This study examines whether a college degree protected these recent graduates from a range of poor employment outcomes during the recession, including unemployment, low-skill jobs, and lesser wages. The report draws upon data from the 2003–2011 Current Population Survey (CPS) to examine the early labor market outcomes of 21- through 24-year-olds. « Read It » With David Grusky, Natassia Rodriquez and Chris Wimer.
- Although all 21–24 year olds experienced declines in employment and wages during the recession, the decline was considerably more severe for those with only high school or associate degrees.
- Before the recession, just over half of young adults with a high school degree (HS) were employed, compared to almost two-thirds of those with an associate degree (AA) and nearly three-fourths of those with a bachelor’s degree (BA).
- Job losses during the recession made existing employment gaps even worse. The employment declines for those with HS and AA degrees were 16 and 11 percent, respectively, compared with 7 percent for those with a BA degree.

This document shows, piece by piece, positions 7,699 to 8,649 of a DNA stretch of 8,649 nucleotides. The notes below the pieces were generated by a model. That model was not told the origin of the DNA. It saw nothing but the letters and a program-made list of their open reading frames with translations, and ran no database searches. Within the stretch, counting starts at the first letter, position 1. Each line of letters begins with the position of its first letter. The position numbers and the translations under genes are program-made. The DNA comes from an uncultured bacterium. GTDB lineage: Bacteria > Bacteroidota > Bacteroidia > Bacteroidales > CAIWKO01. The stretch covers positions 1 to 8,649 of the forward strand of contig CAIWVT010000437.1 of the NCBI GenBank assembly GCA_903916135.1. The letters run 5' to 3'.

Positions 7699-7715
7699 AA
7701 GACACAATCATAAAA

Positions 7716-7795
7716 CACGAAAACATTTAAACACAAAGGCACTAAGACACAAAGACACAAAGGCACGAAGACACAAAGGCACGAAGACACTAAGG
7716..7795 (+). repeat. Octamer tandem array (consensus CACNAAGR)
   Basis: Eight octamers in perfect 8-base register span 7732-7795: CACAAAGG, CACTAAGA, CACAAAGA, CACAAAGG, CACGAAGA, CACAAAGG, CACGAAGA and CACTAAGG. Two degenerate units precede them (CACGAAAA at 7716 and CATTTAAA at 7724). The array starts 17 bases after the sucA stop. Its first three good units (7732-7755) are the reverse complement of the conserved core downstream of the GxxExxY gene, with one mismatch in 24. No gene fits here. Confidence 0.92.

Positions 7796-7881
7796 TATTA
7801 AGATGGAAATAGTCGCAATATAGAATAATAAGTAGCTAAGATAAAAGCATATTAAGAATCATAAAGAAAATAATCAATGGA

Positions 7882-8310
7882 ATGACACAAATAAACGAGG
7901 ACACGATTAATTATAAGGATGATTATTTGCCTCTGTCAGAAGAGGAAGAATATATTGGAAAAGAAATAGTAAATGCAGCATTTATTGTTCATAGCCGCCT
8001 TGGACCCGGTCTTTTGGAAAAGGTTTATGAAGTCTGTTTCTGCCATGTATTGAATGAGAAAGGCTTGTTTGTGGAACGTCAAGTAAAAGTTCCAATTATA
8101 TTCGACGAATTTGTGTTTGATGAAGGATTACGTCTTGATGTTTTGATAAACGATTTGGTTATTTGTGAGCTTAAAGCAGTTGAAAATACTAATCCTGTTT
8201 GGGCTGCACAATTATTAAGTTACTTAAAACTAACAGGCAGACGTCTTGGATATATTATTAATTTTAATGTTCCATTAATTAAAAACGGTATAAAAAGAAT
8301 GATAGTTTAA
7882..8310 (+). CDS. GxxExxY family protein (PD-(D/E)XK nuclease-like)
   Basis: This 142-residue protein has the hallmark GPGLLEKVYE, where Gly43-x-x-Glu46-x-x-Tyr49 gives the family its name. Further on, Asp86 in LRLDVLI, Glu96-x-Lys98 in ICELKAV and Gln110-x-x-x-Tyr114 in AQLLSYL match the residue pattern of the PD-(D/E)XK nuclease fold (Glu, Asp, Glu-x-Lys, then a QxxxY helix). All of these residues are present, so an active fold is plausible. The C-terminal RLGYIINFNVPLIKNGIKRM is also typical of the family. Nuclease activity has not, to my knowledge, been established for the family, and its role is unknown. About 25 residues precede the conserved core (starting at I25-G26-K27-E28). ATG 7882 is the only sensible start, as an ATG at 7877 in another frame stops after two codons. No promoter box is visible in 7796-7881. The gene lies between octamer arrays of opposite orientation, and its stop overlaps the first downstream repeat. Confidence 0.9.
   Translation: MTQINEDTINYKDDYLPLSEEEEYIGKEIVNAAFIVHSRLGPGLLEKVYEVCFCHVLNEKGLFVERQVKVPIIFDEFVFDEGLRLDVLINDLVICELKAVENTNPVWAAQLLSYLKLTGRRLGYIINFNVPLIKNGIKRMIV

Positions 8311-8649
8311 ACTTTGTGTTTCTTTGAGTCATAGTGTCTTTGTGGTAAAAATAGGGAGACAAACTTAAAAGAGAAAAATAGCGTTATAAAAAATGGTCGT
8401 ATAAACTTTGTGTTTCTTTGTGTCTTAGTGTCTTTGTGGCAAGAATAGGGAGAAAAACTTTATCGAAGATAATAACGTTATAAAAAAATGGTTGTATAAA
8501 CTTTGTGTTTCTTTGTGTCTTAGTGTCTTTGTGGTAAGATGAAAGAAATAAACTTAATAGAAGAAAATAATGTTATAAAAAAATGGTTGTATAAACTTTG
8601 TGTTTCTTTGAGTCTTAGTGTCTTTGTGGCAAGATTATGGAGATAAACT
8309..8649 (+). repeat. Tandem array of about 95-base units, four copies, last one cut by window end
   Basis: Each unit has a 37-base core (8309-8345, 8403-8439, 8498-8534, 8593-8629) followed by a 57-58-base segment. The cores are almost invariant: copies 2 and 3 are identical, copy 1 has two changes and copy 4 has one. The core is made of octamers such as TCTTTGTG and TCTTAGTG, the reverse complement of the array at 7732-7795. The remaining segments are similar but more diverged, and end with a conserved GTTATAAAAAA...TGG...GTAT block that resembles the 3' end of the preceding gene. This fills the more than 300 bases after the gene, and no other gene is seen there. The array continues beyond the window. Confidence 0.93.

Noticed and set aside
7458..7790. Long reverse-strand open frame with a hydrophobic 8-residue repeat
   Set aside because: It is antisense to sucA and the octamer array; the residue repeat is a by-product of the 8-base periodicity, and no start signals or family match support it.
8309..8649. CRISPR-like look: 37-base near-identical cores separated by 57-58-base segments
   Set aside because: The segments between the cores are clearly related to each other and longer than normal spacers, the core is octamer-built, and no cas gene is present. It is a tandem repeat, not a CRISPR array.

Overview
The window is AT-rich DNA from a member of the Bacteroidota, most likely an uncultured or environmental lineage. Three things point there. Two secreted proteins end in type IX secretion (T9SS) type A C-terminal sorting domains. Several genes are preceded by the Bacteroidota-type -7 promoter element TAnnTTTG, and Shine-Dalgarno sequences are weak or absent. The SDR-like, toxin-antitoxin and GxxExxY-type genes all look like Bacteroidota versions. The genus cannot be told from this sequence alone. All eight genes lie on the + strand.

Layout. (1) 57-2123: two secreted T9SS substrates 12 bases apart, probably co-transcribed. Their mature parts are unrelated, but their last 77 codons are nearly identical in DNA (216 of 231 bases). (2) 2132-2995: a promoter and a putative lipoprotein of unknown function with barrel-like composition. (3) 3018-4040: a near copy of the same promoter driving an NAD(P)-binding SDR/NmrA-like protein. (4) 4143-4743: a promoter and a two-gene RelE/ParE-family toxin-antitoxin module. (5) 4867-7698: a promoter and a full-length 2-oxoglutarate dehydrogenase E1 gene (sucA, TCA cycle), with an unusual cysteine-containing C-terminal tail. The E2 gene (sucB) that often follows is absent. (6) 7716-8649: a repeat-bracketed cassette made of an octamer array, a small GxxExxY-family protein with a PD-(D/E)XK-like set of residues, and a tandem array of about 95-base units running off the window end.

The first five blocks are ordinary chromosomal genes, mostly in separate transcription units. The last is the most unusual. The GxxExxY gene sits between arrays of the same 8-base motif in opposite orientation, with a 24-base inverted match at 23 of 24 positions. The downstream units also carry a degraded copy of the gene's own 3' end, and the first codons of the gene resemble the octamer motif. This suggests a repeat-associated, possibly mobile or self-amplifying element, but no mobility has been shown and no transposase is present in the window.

- The comparatively high employment rate of recent college graduates was not driven by a sharp increase in those settling for lesser jobs or lower wages.
- The share of non-working graduates seeking further education did not markedly change during the recession.
- Out-of-work college graduates were able to find jobs during the downturn with more success than their less-educated counterparts.
- The proportion of BA degree-holders who transitioned from being excluded from the labor market (i.e., not working or in school) to employment barely changed during the recession.
- In contrast, the proportions of HS and AA graduates who found employment declined significantly with the recession—by approximately 10 percent for those with AA degrees and 8 percent for those with HS degrees.